The Lemonade War and Effective Reading Strategies for Your ChildYou can make these book talks fun and brief; basically just a check in that your child understands what they have read. These strategies can be applied at any reading level, including pre-kindergarten books with no words. When looking at books like these, I’ll ask my youngest daughter what she thinks is happening or if the character seems happy or sad. Start these talks young so your child feels comfortable talking about what they are reading. Oral language is a huge part of reading successfully.

You should be able to tell if your child has picked a book within their reading range by asking them to read aloud to you. Can they read the words without getting stuck on more than five on a page? Do they self-correct when they make mistakes? Do they seem engaged and curious about what they are reading? Do they want to know more? Do they ask questions and make predictions?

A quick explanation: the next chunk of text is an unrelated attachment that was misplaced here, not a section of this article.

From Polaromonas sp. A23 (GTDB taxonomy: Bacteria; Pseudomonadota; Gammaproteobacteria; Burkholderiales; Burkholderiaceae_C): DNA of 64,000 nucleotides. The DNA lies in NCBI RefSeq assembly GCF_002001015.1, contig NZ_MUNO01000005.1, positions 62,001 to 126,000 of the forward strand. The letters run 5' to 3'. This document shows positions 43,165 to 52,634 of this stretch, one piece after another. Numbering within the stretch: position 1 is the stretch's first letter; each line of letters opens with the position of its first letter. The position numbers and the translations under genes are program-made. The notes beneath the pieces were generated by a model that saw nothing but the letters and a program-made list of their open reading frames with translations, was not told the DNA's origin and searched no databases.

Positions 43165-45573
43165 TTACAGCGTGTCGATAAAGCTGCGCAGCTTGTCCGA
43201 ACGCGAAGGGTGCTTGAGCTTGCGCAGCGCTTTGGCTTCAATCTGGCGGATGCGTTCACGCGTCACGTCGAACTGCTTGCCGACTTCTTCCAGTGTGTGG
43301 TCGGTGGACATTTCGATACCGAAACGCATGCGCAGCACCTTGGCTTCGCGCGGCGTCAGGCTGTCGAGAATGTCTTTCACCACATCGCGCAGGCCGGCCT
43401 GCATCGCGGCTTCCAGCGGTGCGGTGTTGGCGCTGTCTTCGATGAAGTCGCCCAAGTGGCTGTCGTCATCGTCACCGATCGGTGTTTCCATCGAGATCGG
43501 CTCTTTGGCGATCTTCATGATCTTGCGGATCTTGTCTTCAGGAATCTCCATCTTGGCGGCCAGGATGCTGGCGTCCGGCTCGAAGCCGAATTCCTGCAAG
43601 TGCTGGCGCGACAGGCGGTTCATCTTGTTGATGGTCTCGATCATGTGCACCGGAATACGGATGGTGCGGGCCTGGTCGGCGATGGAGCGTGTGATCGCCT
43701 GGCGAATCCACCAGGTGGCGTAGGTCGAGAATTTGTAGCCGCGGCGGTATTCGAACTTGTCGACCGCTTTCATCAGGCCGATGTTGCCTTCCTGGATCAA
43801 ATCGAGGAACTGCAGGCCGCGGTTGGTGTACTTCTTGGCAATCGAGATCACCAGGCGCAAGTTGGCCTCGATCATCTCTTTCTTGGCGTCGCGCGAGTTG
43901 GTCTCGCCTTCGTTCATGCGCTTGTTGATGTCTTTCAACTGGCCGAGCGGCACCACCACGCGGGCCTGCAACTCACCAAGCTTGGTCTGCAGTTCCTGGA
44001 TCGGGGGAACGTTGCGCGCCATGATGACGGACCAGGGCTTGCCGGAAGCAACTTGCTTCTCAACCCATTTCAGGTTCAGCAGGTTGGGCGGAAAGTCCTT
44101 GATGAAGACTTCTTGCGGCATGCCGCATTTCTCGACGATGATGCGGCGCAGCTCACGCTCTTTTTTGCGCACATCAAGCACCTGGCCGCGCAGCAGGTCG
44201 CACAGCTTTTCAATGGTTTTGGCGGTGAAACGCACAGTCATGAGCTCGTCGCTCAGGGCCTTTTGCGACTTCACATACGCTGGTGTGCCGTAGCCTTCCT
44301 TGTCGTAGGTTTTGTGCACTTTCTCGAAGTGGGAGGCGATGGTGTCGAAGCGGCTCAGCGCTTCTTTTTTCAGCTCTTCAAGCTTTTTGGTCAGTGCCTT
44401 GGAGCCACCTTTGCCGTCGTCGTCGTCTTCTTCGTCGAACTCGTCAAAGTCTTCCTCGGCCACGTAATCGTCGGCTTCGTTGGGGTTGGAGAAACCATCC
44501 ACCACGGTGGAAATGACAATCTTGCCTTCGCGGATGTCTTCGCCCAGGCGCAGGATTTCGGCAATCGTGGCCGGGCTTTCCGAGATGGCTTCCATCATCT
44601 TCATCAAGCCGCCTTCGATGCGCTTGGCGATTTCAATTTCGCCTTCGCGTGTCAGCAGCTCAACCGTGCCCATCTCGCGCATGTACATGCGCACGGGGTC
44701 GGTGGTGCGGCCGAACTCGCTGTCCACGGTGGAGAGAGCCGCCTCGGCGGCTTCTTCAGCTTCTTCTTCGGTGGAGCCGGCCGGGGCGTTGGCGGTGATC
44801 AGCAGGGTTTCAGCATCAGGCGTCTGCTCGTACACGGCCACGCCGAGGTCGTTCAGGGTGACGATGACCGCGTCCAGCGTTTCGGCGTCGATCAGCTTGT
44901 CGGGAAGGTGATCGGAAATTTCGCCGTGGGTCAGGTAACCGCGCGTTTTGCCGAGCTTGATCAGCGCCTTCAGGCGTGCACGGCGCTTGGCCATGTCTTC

Reading is more than identifying words on a page. Books are meant to be read, enjoyed, and understood. Working with your child’s teacher, you can make reading more than acquiring information; you can make it a journey, an adventure, an escape and a lifelong pleasure.

Dads Reading to Boys – Raising Young Men Who Will Want to Read

Posted on August 29th, 2011 by Carolyn Hart

Dads Reading to Boys - Raising Young Men Who Will Want to Read

Dads reading to boys – making the difference between reluctant male readers and voracious readers

I’d really like to take credit for the fact that both my boys love a good book. My almost-twelve-year-old is a enthusiastic reader. He is currently reading one of the Lord of the Rings books. He is especially fond of history and knows far more about World War II than I do. Most of the information has been gained through reading; fiction, non fiction, magazines and newspapers.

Silverwing by Kenneth Oppel a great book for Dads reading to boysMy younger boy (9 years) is more of a “doer” than a “reader” but he knows a great story when he hears one and we still make time to share a book or a puzzle at bedtime.